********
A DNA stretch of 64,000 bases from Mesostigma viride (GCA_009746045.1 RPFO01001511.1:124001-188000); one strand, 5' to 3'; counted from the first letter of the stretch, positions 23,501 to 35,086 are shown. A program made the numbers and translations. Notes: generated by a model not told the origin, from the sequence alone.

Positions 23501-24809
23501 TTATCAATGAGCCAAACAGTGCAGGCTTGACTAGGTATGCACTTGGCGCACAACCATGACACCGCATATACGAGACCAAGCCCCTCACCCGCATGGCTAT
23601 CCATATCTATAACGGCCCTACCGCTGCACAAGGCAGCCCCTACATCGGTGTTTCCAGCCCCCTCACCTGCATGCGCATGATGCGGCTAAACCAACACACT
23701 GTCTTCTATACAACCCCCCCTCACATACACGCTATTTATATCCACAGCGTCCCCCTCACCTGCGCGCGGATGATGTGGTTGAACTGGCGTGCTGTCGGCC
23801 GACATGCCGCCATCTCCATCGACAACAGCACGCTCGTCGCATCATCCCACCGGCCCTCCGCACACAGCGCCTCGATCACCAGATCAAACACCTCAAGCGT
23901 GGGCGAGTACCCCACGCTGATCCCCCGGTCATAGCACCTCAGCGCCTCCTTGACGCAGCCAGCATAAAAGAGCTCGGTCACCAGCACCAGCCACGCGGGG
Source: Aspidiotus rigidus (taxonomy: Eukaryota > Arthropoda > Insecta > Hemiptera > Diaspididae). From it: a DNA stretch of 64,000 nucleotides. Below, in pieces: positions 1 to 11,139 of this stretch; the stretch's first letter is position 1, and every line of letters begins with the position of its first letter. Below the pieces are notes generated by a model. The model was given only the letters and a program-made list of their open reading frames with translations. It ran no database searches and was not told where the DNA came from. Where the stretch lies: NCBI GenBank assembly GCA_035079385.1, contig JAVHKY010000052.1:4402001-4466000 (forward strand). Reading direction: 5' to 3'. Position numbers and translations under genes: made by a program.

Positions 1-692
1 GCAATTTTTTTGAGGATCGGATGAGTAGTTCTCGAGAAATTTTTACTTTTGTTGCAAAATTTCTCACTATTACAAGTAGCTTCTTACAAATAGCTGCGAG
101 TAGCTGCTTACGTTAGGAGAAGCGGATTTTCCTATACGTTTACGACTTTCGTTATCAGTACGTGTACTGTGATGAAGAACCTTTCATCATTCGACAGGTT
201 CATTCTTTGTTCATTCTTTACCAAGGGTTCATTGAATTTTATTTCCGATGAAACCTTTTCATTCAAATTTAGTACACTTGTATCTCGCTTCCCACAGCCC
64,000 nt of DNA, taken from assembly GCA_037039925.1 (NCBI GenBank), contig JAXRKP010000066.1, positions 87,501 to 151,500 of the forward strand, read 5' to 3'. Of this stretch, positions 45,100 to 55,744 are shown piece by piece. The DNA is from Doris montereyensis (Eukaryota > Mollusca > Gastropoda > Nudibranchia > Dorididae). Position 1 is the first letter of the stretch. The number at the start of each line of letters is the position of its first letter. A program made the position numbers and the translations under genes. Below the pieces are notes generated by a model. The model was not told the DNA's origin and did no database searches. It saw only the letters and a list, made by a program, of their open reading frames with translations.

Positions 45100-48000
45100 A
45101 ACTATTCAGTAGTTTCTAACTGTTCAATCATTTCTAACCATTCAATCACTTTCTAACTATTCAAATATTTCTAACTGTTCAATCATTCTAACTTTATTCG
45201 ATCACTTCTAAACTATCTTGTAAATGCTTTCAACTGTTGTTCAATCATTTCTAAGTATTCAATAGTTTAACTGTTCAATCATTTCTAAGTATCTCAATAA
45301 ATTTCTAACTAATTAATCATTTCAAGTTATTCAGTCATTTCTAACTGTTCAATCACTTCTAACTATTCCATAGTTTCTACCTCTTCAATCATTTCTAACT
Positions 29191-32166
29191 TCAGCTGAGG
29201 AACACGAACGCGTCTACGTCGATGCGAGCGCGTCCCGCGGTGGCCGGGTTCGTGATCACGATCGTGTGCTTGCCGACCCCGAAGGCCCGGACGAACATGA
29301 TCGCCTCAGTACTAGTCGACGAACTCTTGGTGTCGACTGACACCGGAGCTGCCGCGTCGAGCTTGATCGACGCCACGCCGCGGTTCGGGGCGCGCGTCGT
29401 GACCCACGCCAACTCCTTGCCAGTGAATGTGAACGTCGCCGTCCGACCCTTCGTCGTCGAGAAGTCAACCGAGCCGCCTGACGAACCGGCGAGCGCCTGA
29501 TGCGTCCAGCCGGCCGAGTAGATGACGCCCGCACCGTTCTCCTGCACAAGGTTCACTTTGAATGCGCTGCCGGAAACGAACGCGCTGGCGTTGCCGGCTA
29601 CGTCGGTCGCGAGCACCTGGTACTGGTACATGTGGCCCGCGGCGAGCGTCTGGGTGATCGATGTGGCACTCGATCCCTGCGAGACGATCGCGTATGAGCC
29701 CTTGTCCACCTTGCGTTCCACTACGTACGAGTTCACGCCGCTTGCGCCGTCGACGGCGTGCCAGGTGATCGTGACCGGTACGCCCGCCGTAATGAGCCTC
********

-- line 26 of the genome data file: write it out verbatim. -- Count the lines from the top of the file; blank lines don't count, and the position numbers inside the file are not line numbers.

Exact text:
29701 CTTGTCCACCTTGCGTTCCACTACGTACGAGTTCACGCCGCTTGCGCCGTCGACGGCGTGCCAGGTGATCGTGACCGGTACGCCCGCCGTAATGAGCCTC